Steve
Steve
1 month ago
Reply to  John Clark

It’s difficult, multiple major countries have expressed concern that we are ignoring the treaties we have signed with Europe. Once nations don’t trust your word, you have a major issue.

It’s got nothing to do with brexit itself, it’s purely down to how this government has approached the topic. Hopefully soon Boris will get pushed out and trust can return before perm damage is done.

Either way it’s a difficult period with our reputation internationally.

John Clark
John Clark
1 month ago
Reply to  Steve

It cuts both ways Steve, it’s against the law to enter or leave a country without going through immigration or customs, yet French police just stand and watch with hands in pockets while desperate people in dinghies are launched from beaches, into one of most busy shipping routes in the world with occasional tragic consequences. France literally turns a blind eye to international law when it suits and always has. Threatening the Channel Islands etc etc Let’s not forget that act of war that was the Rainbow Warrior incident! France aside, the EU’s active collaboration and direct encouragement with those… Read more »

Steve
Steve
1 month ago
Reply to  John Clark

Yeah I know but it’s got nothing to do with immigration, it’s all about the Northern Ireland protacal aka Boris oven ready deal, that we keep threaning to break.

James
James
1 month ago
Reply to  Steve

The deal was agreed that it would not threaten peace in Northern Ireland, sadly the deal is not working perfectly and is causing tensions. Part of said deal was that amendments could be made to keep peace, amendments are trying to be made in order to do this which are being rejected by the EU. What do you expect to happen, the only way to get the EU to listen is to threaten the worst case scenario that they dont want, you cant negotiate with a dictatorship unless you act in the same way back. Oh and by the way… Read more »

Terry
Terry
1 month ago
Reply to  Steve

The fact the EU are telling its members we are nit sticking to what was signed but allowing France to over rule everything that was signed and keep threatening the UK with what ever they can and the EU not intervening putting its members in Line and agreeing to what they had signed upto is a bit hypocritical saying the UK are not sticking to deals dont you think?

Steve
Steve
1 month ago
Reply to  Terry

Very daily express. The withdrawl agreement is very cleanly written if you read it, but we are refusing to follow it. Which in itself isn’t a major problem as thats international polictics. What is the issue is our front bench PM’s are opennly talking about breaking the treaty and saying they never intended to follow it anyway, so effectively saying we are happy to sign an international agreement but we have zero plans to follow them, making the agreements worthless. It’s resulted in the US pulling out of the trade deal and other nations are not signing. It’s not a… Read more »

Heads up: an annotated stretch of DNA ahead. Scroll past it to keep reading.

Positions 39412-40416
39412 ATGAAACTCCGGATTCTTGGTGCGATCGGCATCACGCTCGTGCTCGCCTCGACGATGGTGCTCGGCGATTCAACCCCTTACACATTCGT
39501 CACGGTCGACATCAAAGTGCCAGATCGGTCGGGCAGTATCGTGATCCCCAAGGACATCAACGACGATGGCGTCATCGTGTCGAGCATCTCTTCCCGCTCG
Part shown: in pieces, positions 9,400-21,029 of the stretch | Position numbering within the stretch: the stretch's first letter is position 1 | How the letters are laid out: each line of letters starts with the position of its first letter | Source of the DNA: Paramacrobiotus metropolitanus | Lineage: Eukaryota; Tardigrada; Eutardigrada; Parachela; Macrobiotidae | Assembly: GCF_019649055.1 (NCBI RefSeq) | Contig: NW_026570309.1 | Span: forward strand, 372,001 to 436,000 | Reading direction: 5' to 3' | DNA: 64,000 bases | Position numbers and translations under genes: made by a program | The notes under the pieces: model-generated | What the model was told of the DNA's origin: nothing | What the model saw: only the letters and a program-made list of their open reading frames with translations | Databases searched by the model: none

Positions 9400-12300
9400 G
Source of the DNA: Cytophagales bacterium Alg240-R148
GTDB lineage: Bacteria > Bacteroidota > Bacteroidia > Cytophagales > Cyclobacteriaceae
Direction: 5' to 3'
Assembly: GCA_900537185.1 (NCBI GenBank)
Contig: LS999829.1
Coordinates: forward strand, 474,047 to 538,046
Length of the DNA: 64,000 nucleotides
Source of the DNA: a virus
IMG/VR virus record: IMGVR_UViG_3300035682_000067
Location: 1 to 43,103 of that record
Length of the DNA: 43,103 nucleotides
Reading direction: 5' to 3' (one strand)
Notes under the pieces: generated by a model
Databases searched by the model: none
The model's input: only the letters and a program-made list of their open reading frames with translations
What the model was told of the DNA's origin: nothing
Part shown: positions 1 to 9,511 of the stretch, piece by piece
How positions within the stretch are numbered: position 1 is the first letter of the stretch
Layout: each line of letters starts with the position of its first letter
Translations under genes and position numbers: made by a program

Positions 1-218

James
James
1 month ago
Reply to  Steve

Completely incorrect, the deal is very easy to follow as you say if you have read it and the deal is subject to changes if its not working. Its not working, changes are trying to be made which are constantly being rejected by the EU leaving the UK with little choice but to ‘talk about’ pulling out of it to get the EU to budge. Exactly the same game as to what went on with Brexit itself. What source do you have to say the US has pulled out of a trade deal altogether please? Which other nations are not… Read more »

Craig donkersley
Craig donkersley
1 month ago
Reply to  Mr Bell

We’re not going to the Ukraine, they have more in common fighting Russia than us. Leave them to it.
And by the way, what the **** are we giving Bangladesh 5 ships for? Our homeless veterans on London floor could live on those at Portsmouth. Who should I give my monthly donation to, sightseers or those lads?

Paul T
Paul T
1 month ago
Reply to  Steve

Why would the UK risk starting WW3 just to prove some sort of point.?.

Gavin Gordon
Gavin Gordon
1 month ago
Reply to  Steve

Ukraine takes us seriously, it would appear. Could well find out how serious we actually are over the next few weeks i.e. when any bullshit talk may well become a shit load of trouble.

Tomartyr
Tomartyr
1 month ago
Reply to  Steve

I don’t think we’d reinforce our reputation very well by unilaterally abandoning the Budapest agreements.
Like it or not we’re here cos we’re here cos we’re here, ditching partners in their hour of need and giving valuable ground to the enemy certainly won’t change that.

Last edited 1 month ago by Tomartyr
Jonathan
Jonathan
1 month ago
Reply to  Tomartyr

The Budapest agreement is unfortunately for Ukriane one of those agreements that says much and means very little, as there was nothing in the agreement that says what would occur if one of the participants ( in this case Russia) did not respect the sovereignty and boarders of Ukraine. It was not a mutual defence agreement just a let’s all play fair if Ukraine surrenders it’s nuclear weapons (which it could not actually use). A lesson that is relearnt over and over in geopolitical history. Nations do not have friends or special relations and they are not moral. All nations… Read more »

Bob
Bob
1 month ago
Reply to  Steve

No, we really should not.

Neither NATO nor the EU should have pushed eastwards, it was always going to provoke the Russians. Now you want to panic them into believing we are about to invade?

Steve
Steve
1 month ago
Reply to  Bob